From relative obscurity, Textbook Torrents, the world’s largest BitTorrent index of textbooks, found itself in the world spotlight during July 2008 and was forced to close down by its host. The site returned weeks later, growing massively in the process, but now, just a couple of months on, the site has closed for good.
Quietly and with little fuss, January 2007 saw the birth of TextBook Torrents, a relatively small site initially, offering a BitTorrent tracker dedicated to the indexing of textbooks. In 6 months the site had accumulated 10,000 members. Just 3 months later, the number of users had doubled to 20,000 and by January 2008 the membership doubled again to an impressive 40,000. By the end of June 2008, almost 70,000 members were registered at TextBook Torrents and more and more people were becoming aware of its existence.
On July 1st 2008, Jeff Young, a writer with The Chronicle of Higher Education, wrote an article entitled Textbook Piracy Grows Online, Prompting a Counterattack From Publishers. The article focused on TextBook Torrents and it quickly gained traction after being picked up by Slashdot and subsequently, many other mainstream publications. In this explosion of publicity the site’s membership grew rapidly, but almost inevitably, the anti-piracy hawks began to circle.
Within days, Textbook Torrents’ host and domain registrar received takedown requests. At the time, Geekman, the admin of the tracker told TorrentFreak: “We received a DMCA notice from Pearson Education a week or so prior, which we complied with, but it was a group of publishers that contacted our host.” On July 5th Dreamhost suspended Geekman’s account and refused to speak with him and it took a week to even transfer the domain. It took a month for the site to return.
“I want to see the textbook industry change such that we are no longer needed,” Geekman told TorrentFreak when we asked him in early August about his motivation to bring back the site.
Now, just 2 months later, visitors to the TextBook Torrents site this week were faced with the grim reality that the site has gone. “TextBook Torrents won’t be coming back,” Geekman told TorrentFreak. “I’ve been at it for two years and it has been an awesome two years, but i’m ready to step back and hopefully allow somebody else to rise up in our place.”
Geekman told us that he felt that when it became clear to the copyright owners that simple threats to the site and its host wouldn’t be sufficient to close down the tracker, he himself became the next logical target: “We got word from several credible sources that there was a lawsuit in the works against myself personally,” he explained.
Of course, when anyone invests a huge amount of work into a project, there will be some pain to endure when it comes to an end, and Geekman is no different. “It does hurt. Textbook Torrents was my baby and one of my proudest projects, both personally and certainly as Geekman. At the same time, running the site had become very demanding. Since the attention last summer the site nearly doubled in size in 4 months from 60,000 to over 100,000 members. In all honesty, it was all I could do to keep up with media interview requests.”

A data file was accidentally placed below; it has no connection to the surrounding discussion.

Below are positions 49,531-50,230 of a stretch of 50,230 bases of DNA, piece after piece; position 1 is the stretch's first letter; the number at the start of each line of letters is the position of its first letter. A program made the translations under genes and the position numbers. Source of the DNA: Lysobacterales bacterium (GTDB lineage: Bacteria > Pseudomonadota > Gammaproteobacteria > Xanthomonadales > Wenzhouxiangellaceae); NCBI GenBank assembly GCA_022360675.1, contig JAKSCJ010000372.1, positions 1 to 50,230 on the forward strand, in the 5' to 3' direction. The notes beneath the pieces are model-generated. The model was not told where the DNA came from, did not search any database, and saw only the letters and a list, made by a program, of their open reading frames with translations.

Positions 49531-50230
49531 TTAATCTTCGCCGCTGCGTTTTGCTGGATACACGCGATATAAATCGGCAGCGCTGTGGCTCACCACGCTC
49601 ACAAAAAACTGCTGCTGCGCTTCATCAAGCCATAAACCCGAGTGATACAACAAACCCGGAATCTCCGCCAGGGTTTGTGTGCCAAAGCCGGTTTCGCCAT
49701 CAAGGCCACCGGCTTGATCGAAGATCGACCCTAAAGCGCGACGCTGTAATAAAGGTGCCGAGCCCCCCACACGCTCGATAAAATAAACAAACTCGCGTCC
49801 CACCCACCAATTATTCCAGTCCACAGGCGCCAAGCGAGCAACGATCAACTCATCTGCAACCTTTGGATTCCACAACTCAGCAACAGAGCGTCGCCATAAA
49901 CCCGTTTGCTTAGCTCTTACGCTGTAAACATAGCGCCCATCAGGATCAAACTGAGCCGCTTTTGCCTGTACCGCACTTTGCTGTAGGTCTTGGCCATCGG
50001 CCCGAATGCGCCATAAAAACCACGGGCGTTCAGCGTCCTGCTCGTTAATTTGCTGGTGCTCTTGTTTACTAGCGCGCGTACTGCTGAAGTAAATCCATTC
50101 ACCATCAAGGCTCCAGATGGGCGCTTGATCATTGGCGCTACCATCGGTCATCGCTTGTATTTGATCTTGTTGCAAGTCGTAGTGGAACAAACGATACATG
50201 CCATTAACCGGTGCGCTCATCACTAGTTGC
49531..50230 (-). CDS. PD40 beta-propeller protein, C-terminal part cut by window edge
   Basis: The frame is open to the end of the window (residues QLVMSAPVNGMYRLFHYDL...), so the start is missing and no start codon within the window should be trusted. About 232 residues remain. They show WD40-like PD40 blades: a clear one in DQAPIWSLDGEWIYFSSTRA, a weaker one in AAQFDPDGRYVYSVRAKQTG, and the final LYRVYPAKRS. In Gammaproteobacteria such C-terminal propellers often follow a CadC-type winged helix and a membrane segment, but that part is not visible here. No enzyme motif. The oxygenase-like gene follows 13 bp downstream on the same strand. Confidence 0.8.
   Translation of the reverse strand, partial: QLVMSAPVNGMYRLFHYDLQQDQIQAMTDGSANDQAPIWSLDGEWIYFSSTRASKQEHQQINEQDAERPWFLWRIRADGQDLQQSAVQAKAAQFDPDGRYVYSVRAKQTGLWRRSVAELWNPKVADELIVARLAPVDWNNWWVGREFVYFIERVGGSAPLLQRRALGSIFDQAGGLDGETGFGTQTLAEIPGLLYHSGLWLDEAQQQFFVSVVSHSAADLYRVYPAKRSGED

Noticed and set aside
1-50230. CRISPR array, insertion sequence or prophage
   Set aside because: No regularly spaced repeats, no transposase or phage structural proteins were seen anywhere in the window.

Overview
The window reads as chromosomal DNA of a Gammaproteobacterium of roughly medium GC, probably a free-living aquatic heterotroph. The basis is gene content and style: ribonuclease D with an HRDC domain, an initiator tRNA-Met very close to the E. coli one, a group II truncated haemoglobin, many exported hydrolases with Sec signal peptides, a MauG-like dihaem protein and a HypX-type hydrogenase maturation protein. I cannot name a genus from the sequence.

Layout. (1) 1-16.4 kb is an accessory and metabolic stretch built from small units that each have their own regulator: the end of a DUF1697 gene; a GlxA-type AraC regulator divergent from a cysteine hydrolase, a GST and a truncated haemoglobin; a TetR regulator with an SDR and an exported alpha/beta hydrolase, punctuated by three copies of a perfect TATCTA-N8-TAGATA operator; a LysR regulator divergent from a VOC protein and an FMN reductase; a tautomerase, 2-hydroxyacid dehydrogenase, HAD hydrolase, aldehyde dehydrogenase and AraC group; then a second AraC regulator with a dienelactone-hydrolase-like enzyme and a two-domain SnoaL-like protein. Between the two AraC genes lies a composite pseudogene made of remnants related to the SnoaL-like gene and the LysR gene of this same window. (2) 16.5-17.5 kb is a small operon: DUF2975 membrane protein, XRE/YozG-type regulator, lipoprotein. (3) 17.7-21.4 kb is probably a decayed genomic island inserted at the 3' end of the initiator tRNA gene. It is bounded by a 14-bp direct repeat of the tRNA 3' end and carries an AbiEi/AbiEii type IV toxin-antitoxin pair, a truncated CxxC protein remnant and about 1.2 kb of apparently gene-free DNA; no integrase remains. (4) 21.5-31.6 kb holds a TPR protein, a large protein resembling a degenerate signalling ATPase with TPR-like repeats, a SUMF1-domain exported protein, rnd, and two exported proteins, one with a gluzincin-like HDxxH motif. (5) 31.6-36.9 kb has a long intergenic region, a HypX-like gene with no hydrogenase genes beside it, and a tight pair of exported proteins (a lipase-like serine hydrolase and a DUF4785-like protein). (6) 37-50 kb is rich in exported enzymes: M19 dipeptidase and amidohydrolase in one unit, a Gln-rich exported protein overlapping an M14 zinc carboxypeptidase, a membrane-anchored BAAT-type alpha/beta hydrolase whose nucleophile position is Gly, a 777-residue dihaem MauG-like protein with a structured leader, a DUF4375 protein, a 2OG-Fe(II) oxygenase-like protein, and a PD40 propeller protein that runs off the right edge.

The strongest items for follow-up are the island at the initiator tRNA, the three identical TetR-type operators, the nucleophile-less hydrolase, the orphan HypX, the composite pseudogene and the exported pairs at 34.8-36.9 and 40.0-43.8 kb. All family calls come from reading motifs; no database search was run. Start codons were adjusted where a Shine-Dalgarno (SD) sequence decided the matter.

Geekman told us that he was sorry to have to shut down the site without notice, but in the absence of others immediately stepping up to take over the running of the site, he had no alternative. He also said that he was disappointed that nobody stepped in with a replacement site when TextBook Torrents was down for 3 weeks in August, but hopes that someone will do so now.
When asked if book publishers have learned anything from the whole affair, Geekman said he doubted that: “Intellectual property corporations are notorious for missing the point. Like I’ve said before, we were out to make a statement, to give out as much free stuff as possible, and I think we’ve made that statement – perhaps not as loudly as we could have given another few months and a little more perseverance – but certainly people have heard, and are talking. Piracy will never be sustainable for the textbook industry, but perhaps this is the first step towards a more sustainable model in the future.”
When a torrent site goes offline, especially when it’s quite a quick shutdown, it’s inevitable that users get nervous that somehow they could be implicated if the site’s logs fall into the wrong hands. However, ex-users of the site have absolutely nothing to fear in this respect: “Textbook Torrents files, including logs and backups, have been permanently removed from all servers where they were stored,” notes Geekman, “We no longer have any data on the site or its users.”
All donations made to the site have been secured for the possibility of mounting a legal defense, should the need arise. However, once it’s established that Geekman is in the clear, whatever money is left over will be donated to a textbook or education-related non-profit organization. For his part, Geekman says he will ceremonially take the last $12 for himself, to cover the only thing he ever paid for on the site – the domain registration.
“I’m an activist, I’ll freely admit it but I believe activism is about a lot more than parading around holding a sign,” Geekman told TorrentFreak. “There are far more effective ways to get peoples’ attention.”
There can be no denying that TextBook Torrents did just that.